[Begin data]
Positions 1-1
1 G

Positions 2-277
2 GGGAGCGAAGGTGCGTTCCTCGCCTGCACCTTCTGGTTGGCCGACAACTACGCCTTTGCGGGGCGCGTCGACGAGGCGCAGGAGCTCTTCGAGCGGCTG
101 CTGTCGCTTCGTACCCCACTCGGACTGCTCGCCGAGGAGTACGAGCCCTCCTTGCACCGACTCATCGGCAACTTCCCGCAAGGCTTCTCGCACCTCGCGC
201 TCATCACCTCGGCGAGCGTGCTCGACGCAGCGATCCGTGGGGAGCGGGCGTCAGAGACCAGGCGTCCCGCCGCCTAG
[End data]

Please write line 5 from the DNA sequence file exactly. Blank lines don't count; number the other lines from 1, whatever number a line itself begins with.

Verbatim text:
101 CTGTCGCTTCGTACCCCACTCGGACTGCTCGCCGAGGAGTACGAGCCCTCCTTGCACCGACTCATCGGCAACTTCCCGCAAGGCTTCTCGCACCTCGCGC